Nolan’s take on the Batman franchise had been brilliantly cast, with Christian Bale and Late Heath Ledger playing the role of Joker. In the scene where Joker comes out of the hospital with explosions happening in the background, originally the idea was to collapse all of the buildings at once while Ledger pressed the switch on his remote, but it didn’t come off as it had been imagined. The explosions stopped midway, but Ledger did not call it off and played out the scene by pressing the buttons constantly as if the remote was not working fine. Nolan liked it and let him keep going. At last the buildings exploded and the scene was one of the best in the entire movie. All thanks to the genius of Heath Ledger who later won the Academy award, posthumously.
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5. Dumb and Dumber (1994)
The funniest duo ever cast in Hollywood, Jim Carrey and Jeff Daniels played characters that were out of their heads. In the van scene, where they pick up a hitchhiker, the script originally had Jim and Jeff to break the nerves of hitchhiker over an argument over jelly beans. The hitchhiker was actually a hitman who was to kill them both. They both in turn go berserk and started horsing around making annoying noises endlessly till the hitchhiker in the middle couldn’t withstand it. Lloyd then asks “Hey, wanna hear the most annoying sound in the world?”, and started shouting in his ear. Yes, the entire scene evolved on-the-go. The assigned dialogs couldn’t keep these knuckleheads from doing a scene so freaking hilarious.
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4. Jaws (1975)
In this Spielberg classic, Police Chief Brody (Roy Scheider) was looking for the Great White in the waters. As he gets his eyes on the monster of a fish, he is petrified and stunned at the sheer size of the thing, he bums a cigarette, stands up and utters one of the most famous lines, “You’re gonna need a bigger boat.”. This was completely off-script and given the amount of applause this got, it was one hell of an improvisation on the actor’s part, owing to the success of the film too.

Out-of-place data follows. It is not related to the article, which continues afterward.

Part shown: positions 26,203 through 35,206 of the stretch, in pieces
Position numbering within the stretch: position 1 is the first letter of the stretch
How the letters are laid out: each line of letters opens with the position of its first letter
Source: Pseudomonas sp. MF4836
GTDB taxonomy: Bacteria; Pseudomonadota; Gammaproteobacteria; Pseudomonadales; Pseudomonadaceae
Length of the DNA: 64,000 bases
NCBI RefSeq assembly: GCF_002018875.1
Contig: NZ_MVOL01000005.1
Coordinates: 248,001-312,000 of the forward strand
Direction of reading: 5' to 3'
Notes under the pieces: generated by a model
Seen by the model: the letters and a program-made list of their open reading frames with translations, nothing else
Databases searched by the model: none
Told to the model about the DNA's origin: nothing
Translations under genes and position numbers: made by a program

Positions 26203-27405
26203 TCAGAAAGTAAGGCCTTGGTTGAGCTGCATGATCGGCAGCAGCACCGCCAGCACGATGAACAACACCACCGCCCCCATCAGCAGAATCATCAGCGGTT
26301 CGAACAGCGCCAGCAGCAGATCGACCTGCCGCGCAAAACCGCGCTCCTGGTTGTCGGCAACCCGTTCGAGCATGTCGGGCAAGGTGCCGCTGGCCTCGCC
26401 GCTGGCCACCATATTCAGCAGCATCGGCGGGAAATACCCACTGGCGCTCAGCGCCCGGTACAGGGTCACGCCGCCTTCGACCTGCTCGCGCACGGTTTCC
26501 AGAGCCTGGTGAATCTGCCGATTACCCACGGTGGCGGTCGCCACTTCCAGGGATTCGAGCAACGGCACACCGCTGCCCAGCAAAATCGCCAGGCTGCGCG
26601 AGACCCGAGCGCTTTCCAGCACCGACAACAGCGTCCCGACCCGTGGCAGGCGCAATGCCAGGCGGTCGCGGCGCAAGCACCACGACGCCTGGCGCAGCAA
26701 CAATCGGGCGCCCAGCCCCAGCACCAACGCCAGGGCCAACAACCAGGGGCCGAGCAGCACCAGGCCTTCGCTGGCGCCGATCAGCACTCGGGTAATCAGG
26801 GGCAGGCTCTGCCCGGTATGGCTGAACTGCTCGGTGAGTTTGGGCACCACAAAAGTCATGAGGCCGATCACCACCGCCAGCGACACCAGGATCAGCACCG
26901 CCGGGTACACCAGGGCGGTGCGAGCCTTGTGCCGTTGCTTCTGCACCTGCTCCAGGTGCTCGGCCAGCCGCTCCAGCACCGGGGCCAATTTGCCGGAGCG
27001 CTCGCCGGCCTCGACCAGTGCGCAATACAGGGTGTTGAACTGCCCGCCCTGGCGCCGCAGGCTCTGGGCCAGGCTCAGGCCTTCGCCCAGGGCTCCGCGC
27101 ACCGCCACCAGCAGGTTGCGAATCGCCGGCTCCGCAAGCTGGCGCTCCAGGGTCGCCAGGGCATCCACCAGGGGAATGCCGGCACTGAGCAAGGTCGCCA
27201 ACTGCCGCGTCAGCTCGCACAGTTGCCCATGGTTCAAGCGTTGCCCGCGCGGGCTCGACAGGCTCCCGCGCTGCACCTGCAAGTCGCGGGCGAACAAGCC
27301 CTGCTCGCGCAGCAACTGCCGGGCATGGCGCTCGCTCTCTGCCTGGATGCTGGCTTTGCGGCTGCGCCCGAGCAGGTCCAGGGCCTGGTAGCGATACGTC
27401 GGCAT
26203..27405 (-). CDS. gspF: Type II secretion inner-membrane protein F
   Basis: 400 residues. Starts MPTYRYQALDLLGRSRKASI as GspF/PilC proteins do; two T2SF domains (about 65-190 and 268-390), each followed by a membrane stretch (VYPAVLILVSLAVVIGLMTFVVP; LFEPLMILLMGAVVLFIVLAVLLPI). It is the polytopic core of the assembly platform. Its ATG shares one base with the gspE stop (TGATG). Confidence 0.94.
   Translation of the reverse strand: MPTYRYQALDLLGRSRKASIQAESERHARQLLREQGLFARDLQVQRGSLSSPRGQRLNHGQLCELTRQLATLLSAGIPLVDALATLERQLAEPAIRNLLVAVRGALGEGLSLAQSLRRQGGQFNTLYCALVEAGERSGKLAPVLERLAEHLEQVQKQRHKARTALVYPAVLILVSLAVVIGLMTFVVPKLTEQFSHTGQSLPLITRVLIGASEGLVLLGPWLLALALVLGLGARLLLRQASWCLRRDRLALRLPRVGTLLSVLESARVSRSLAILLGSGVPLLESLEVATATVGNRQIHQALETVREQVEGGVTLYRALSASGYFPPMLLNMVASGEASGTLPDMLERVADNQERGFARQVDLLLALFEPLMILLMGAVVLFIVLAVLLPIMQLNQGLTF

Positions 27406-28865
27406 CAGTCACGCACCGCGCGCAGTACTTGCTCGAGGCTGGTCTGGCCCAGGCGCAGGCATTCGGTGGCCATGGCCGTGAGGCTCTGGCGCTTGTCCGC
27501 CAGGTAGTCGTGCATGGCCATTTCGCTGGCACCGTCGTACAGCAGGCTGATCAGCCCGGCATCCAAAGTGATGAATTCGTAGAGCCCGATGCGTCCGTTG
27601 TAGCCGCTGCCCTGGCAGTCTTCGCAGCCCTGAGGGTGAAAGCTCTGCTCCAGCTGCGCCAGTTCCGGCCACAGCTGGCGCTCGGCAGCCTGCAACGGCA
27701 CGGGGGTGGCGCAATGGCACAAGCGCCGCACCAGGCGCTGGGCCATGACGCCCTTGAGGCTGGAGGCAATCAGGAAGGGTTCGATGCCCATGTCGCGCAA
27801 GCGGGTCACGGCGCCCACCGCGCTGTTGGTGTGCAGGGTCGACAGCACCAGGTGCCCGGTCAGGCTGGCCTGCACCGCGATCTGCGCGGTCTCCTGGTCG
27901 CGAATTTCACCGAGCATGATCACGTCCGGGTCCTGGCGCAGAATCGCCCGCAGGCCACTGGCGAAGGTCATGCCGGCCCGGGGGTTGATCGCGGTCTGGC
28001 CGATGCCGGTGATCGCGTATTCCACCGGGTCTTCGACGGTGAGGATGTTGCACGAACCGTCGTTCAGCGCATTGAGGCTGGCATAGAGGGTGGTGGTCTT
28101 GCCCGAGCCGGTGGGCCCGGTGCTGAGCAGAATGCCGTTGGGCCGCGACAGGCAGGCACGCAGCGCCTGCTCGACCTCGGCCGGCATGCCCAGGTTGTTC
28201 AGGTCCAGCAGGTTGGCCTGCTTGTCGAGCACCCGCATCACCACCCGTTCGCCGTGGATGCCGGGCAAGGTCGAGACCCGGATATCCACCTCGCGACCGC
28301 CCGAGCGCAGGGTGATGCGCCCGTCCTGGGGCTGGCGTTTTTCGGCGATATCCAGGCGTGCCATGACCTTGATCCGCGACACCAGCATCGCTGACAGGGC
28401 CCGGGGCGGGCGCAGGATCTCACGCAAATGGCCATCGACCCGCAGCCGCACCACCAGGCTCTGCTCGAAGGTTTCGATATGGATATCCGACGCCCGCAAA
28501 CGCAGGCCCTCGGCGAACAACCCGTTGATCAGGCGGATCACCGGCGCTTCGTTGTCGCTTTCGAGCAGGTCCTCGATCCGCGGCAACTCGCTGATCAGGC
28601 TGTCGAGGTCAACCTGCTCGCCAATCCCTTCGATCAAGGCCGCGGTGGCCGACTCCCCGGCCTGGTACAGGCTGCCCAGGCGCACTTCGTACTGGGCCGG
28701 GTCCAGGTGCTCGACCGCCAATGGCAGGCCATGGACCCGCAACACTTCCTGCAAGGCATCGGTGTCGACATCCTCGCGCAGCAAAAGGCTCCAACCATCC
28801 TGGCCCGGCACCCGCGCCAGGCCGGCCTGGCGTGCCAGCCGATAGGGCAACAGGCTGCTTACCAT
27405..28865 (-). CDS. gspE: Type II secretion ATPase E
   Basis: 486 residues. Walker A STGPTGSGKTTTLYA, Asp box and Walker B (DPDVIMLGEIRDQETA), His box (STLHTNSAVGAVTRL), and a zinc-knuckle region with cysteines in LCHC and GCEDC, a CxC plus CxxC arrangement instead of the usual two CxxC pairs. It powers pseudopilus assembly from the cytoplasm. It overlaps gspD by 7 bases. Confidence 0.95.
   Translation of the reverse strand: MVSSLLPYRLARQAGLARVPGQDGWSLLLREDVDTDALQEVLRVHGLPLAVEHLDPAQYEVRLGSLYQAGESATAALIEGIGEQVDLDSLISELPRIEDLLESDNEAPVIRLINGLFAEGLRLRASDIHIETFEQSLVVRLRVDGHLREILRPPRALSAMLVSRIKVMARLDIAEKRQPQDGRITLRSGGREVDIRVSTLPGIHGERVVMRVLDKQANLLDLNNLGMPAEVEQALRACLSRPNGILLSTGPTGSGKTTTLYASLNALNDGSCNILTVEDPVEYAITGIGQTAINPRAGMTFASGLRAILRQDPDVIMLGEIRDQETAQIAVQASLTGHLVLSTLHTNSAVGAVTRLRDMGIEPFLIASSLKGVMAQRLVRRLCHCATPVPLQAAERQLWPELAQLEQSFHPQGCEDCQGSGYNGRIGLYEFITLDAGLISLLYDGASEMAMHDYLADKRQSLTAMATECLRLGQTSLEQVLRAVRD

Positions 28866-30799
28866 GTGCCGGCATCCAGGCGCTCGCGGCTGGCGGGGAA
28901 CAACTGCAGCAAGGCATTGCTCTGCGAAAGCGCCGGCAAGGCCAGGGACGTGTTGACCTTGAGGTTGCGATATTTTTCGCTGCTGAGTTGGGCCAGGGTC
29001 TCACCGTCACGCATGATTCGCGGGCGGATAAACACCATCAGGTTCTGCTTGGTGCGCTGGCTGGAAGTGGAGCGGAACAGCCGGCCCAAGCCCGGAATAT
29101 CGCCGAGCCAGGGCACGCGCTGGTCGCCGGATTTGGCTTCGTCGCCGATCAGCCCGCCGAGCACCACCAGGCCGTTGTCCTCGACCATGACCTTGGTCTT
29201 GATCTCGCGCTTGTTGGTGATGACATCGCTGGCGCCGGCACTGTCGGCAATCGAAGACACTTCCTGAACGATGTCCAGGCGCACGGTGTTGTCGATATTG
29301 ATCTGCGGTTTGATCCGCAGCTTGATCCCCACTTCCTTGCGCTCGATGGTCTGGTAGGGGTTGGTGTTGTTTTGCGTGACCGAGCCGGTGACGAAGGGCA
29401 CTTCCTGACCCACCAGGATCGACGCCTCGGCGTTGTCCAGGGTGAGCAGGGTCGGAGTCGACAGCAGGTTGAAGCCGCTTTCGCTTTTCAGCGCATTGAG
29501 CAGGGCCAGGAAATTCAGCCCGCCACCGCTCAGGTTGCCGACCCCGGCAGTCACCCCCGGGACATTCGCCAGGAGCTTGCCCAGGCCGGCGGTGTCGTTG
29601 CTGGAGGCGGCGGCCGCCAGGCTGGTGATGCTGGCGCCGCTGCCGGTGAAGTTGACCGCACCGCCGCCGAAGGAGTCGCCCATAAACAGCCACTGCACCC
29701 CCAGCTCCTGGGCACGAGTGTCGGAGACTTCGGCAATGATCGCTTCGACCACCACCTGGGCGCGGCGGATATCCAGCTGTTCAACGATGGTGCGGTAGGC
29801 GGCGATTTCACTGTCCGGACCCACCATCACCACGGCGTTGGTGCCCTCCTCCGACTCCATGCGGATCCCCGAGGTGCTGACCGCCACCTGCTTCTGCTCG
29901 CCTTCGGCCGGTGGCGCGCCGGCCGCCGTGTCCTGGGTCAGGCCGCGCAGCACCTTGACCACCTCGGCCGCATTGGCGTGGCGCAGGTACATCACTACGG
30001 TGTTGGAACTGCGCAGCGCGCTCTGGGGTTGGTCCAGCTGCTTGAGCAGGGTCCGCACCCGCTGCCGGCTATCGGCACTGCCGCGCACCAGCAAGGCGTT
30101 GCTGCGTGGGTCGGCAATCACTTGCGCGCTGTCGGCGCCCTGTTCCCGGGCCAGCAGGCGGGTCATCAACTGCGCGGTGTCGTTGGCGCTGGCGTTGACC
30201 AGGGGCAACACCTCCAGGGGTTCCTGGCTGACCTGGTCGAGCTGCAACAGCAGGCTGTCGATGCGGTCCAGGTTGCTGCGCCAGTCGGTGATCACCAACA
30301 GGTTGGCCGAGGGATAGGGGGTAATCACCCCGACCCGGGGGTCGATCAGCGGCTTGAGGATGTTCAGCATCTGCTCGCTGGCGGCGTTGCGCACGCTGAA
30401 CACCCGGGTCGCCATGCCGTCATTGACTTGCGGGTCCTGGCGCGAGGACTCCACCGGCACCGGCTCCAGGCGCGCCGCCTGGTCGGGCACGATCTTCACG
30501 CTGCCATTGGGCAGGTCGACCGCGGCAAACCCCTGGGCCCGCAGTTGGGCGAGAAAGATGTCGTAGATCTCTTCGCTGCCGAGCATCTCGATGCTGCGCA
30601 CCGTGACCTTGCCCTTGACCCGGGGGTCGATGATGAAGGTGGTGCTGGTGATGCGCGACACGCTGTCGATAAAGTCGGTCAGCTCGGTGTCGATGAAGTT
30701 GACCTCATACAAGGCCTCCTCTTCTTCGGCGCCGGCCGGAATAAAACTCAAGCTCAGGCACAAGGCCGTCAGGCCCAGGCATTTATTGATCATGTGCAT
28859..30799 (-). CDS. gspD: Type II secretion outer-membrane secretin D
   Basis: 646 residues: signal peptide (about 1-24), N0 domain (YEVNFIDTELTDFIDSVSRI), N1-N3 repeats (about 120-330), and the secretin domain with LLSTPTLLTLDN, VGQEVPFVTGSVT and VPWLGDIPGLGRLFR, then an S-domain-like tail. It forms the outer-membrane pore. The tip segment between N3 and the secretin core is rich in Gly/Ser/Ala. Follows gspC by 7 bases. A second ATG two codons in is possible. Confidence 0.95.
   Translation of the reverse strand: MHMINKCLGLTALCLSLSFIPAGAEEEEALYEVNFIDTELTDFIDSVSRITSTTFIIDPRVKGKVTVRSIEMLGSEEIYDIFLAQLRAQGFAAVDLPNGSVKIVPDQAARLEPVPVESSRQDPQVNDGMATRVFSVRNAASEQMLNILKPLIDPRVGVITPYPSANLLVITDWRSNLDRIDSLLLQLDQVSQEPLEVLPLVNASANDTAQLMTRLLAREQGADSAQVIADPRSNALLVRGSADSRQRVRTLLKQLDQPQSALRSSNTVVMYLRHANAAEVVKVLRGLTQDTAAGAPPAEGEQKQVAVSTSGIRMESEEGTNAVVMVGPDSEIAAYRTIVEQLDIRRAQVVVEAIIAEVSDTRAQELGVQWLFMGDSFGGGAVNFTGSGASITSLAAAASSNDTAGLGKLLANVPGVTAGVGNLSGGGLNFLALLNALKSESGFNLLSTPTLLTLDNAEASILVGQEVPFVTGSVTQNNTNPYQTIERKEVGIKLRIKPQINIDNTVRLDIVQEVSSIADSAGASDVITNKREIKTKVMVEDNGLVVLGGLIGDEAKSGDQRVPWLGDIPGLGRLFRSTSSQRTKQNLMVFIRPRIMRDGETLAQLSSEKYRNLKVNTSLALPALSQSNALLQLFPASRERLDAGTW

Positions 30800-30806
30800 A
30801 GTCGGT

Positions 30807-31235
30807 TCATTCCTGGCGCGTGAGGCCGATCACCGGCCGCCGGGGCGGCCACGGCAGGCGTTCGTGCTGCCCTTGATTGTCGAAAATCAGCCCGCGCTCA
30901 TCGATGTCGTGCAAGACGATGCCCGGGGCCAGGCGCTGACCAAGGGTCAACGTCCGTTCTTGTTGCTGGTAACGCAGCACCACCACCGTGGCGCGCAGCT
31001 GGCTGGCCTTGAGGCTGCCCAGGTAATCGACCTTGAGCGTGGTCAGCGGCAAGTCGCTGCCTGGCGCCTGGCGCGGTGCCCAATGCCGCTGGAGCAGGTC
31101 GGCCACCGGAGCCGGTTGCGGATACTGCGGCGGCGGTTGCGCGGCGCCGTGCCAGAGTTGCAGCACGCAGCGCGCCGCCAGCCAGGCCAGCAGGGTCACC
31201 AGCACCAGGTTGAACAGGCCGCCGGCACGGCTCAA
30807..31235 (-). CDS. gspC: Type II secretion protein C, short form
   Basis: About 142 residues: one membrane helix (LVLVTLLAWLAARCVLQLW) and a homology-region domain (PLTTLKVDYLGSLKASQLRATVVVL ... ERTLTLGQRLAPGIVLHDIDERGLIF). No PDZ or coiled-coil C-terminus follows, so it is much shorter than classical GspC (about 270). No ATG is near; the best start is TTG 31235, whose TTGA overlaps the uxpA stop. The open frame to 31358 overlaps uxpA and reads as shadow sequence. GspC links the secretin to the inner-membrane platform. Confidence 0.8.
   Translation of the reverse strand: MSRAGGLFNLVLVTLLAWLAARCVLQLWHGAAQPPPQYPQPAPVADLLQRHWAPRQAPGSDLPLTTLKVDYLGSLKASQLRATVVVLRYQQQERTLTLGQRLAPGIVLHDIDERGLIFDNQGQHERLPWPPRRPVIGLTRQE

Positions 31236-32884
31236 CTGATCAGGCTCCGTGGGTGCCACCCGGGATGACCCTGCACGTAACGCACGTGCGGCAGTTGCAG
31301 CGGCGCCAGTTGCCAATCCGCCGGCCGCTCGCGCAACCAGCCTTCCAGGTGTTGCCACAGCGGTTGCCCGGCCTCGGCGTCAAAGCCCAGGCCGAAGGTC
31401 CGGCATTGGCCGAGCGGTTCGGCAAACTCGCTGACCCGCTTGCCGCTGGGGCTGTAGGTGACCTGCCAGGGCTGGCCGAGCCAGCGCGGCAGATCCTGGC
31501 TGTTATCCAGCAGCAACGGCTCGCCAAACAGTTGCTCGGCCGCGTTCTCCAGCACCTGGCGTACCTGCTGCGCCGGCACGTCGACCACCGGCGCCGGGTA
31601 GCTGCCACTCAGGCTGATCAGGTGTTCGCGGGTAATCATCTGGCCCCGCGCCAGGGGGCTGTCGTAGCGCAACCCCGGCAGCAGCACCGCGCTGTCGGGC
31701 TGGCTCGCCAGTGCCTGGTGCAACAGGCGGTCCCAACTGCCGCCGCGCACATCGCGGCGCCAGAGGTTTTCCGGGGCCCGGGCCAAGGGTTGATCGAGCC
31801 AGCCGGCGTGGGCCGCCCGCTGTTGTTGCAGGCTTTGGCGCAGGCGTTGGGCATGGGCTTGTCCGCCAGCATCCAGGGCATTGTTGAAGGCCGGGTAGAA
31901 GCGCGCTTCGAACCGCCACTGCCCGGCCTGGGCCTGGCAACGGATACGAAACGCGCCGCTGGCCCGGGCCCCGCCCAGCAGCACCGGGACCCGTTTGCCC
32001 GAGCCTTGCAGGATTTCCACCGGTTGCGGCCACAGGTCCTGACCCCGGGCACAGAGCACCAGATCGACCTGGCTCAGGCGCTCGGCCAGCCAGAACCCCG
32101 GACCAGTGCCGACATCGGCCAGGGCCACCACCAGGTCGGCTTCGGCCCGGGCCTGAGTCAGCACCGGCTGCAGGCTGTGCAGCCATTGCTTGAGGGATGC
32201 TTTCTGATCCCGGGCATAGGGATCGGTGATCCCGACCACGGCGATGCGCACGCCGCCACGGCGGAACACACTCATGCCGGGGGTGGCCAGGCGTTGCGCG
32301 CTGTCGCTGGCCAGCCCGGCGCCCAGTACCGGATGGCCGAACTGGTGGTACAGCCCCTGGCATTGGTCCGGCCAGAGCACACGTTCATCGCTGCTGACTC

3. The Shining (1980)
Stanley Kubrick’s take on the brilliant Stephen King novel is a piece of art with an eerie directing style and great cast. Jack Nicholson played a deranged husband threatening to kill his wife. She hid in the bathroom with him outside with an axe. He bust the door with the axe and said the iconic line “Here’s Johnny!”, referencing Ed McMahon’s catchphrase in the The Johnny Carson Show. Very few know that this was completely off-script. Nicholson improvised it on-the-go.
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2. Good Will Hunting (1997)
In the scene where the therapist Sean Maguire, played by Robin Williams talks about personal things with the genius janitor Will, played by Matt Damon, Robin tries to tell him personal stories about his wife to try to open his feelings to him, recalling the farting habits of his wife. This causes Will to burst out laughing. The entire story was weaved by Robin Williams right there on-the-go. He’s always been an improviser and this portrayal of a light-hearted therapist earned him his first and only Academy award. If one looks closely, the camera shakes a bit because even the cameraman couldn’t control his laughter.
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1. The Godfather (1972)
This cult-classic film contains some of the best acting done in the history of cinema and to talk about improvs, there are quite a few actually. But the best and most subtle of them all is the introductory scene showing Vito Corleone (Marlon Brando) delivering one of the best opening lines in cinematic history whilst gently stroking a cat. The catch here is that the cat didn’t actually was on the script. It was roaming around the set when filming began when Brando took it in his arms and played out the scene with the cat on his lap. Director Francis Ford Coppola found it fascinating and decided to keep it in the film and it ultimately turned out to be one of the most iconic moments in the history of cinema.